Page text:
Wednesday, 4 April 2012

Hammersmith Irish Cultural Centre saved

The future of the Irish Centre has been secured after Hammersmith & Fulham (H&F) Council struck a deal to sell it to the centre’s board of directors. The news comes after the Irish Government, after expressing it's "disappointment" with H&F Council stepped in and provided Irish tax payers cash to enable the centre to be purchased.

The Irish Cultural Centre, Hammersmith (ICCH) has now formally agreed to buy the building, after they were able to raise funds and secure this grant from the Irish government.

The centre will now be redeveloped to provide a new Community Centre on the lower floors with residential accommodation on the upper floors. There will also be a café, bar, concert hall, offices, classrooms and rooms for hire, subject to planning permission.

Cllr Joe Carlebach, H&F Council cabinet member for community care, said: 
“This is a fantastic deal for both the Irish community and local taxpayers as we have managed to secure the future of the popular community centre and improve the council’s finances at the same time 
“The harsh reality of the economic situation has dictated that in order to concentrate our funding on services such as voluntary sector grants, child protection, services for the vulnerable and elderly we have had to sell this and other buildings.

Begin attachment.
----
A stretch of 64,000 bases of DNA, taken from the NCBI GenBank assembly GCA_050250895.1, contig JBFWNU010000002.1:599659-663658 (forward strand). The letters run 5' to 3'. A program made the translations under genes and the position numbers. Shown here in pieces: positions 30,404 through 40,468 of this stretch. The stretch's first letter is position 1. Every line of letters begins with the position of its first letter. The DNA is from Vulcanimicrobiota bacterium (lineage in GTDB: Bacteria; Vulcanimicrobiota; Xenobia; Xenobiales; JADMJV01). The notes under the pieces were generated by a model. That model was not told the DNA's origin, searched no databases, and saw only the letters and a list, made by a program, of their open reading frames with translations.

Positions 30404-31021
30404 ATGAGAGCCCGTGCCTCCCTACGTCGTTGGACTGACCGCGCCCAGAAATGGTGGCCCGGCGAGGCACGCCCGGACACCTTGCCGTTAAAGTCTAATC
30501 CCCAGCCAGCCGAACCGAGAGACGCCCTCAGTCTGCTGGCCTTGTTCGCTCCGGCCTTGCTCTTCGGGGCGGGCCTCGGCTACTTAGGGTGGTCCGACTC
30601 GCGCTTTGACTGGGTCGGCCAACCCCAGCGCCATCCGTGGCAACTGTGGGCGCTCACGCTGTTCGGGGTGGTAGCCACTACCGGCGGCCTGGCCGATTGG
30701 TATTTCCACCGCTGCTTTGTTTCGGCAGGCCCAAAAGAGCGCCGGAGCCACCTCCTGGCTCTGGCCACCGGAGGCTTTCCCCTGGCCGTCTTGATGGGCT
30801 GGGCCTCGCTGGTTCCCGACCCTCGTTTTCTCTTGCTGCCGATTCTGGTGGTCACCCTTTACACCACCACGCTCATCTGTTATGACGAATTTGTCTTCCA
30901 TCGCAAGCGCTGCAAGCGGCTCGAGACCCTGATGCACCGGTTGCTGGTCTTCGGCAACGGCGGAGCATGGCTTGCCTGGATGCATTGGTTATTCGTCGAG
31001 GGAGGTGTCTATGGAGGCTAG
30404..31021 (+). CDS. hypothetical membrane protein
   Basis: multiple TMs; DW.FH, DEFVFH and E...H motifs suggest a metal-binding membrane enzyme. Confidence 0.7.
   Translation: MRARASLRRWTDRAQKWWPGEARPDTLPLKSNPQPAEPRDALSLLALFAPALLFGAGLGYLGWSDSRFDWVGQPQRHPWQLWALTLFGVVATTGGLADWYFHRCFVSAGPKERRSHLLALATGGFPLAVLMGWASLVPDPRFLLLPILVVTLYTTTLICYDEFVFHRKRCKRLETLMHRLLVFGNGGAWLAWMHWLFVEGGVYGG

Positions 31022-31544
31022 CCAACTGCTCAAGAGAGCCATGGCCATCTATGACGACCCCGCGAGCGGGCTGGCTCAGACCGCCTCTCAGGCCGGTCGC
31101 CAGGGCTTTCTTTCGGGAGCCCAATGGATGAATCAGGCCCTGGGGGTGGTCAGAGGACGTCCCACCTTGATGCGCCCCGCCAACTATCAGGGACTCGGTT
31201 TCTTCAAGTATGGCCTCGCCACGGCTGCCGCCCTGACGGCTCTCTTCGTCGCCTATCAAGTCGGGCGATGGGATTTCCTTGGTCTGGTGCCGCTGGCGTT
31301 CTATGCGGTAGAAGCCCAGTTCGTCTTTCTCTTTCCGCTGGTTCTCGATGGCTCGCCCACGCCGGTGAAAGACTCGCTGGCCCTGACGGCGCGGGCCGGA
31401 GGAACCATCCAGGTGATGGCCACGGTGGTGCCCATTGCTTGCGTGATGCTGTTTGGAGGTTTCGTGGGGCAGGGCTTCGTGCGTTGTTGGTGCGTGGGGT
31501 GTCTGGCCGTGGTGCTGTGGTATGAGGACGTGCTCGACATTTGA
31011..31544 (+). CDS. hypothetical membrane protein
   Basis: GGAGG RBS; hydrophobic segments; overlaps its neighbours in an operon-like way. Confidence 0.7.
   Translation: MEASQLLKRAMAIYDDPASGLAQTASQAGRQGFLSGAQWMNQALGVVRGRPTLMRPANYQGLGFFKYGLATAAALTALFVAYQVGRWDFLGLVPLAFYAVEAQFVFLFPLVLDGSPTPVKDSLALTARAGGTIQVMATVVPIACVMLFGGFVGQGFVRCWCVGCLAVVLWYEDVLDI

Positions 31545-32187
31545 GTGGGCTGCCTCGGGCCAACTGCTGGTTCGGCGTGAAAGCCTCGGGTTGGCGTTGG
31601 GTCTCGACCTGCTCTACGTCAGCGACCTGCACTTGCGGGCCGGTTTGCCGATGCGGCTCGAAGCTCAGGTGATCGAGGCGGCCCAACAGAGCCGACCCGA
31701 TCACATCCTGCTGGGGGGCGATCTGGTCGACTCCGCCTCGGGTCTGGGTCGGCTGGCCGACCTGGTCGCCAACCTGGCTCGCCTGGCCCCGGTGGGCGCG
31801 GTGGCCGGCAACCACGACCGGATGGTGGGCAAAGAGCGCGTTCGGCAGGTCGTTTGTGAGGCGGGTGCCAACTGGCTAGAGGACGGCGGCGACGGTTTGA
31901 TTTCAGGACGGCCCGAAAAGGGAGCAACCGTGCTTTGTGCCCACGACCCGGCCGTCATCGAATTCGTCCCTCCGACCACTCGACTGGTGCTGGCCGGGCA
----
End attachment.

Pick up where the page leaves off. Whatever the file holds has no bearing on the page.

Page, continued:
“However, we have always said that this process would not be a fire sale and I am delighted that we have been able to work closely with the Irish community and government to secure the future of the centre. 
“The council is immensely proud of the borough's rich Irish heritage so it is particularly pleasing that we have found a positive solution that benefits our Irish community while at the same time reducing the burden for H&F taxpayers. I would like to pay tribute to Jim O'Hara and his team at the Irish Cultural Centre for the constructive and very professional way they have handled the negotiations.”
Jim O’Hara, Chairman of the Irish Cultural Centre, said: 
"We are delighted that the Irish Cultural Centre and the council have reached agreement on the sale and purchase of the building. Since the decision to sell the building was made in 2011, the centre's directors along with the council and its officers have worked constructively together to reach a settlement that was satisfactory to all parties. Now that this has been achieved, I wish to thank the council, on behalf of the centre's directors, management and its many users, for the cooperative spirit in which the negotiations have been conducted and which have now culminated in securing the long term future of the Irish Cultural Centre. I also wish to thank the Irish government for its vital support in enabling us to arrive at this successful conclusion."
The ICCH will be submitting a planning application for the works to the council later in the year.

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